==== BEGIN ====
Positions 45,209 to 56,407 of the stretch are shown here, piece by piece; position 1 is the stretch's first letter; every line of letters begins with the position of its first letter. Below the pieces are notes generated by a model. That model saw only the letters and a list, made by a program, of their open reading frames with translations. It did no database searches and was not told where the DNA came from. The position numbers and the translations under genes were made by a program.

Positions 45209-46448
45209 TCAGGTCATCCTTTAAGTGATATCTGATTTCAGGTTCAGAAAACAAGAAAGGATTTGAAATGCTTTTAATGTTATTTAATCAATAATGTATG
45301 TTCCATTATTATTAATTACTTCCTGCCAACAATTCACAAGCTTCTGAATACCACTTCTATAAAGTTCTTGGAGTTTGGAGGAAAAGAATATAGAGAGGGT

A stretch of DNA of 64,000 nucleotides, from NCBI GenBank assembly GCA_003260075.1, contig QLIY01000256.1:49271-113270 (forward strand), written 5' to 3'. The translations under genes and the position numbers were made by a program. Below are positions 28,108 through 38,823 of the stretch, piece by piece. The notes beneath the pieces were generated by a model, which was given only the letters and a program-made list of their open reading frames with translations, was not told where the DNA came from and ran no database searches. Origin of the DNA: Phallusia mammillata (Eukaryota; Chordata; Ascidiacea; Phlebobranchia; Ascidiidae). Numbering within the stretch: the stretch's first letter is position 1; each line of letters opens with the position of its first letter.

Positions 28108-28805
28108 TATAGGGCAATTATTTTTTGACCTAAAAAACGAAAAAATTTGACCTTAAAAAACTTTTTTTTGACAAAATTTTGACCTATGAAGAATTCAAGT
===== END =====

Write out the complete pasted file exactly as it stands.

Positions 45,209 to 56,407 of the stretch are shown here, piece by piece; position 1 is the stretch's first letter; every line of letters begins with the position of its first letter. Below the pieces are notes generated by a model. That model saw only the letters and a list, made by a program, of their open reading frames with translations. It did no database searches and was not told where the DNA came from. The position numbers and the translations under genes were made by a program.

Positions 45209-46448
45209 TCAGGTCATCCTTTAAGTGATATCTGATTTCAGGTTCAGAAAACAAGAAAGGATTTGAAATGCTTTTAATGTTATTTAATCAATAATGTATG
45301 TTCCATTATTATTAATTACTTCCTGCCAACAATTCACAAGCTTCTGAATACCACTTCTATAAAGTTCTTGGAGTTTGGAGGAAAAGAATATAGAGAGGGT

A stretch of DNA of 64,000 nucleotides, from NCBI GenBank assembly GCA_003260075.1, contig QLIY01000256.1:49271-113270 (forward strand), written 5' to 3'. The translations under genes and the position numbers were made by a program. Below are positions 28,108 through 38,823 of the stretch, piece by piece. The notes beneath the pieces were generated by a model, which was given only the letters and a program-made list of their open reading frames with translations, was not told where the DNA came from and ran no database searches. Origin of the DNA: Phallusia mammillata (Eukaryota; Chordata; Ascidiacea; Phlebobranchia; Ascidiidae). Numbering within the stretch: the stretch's first letter is position 1; each line of letters opens with the position of its first letter.

Positions 28108-28805
28108 TATAGGGCAATTATTTTTTGACCTAAAAAACGAAAAAATTTGACCTTAAAAAACTTTTTTTTGACAAAATTTTGACCTATGAAGAATTCAAGT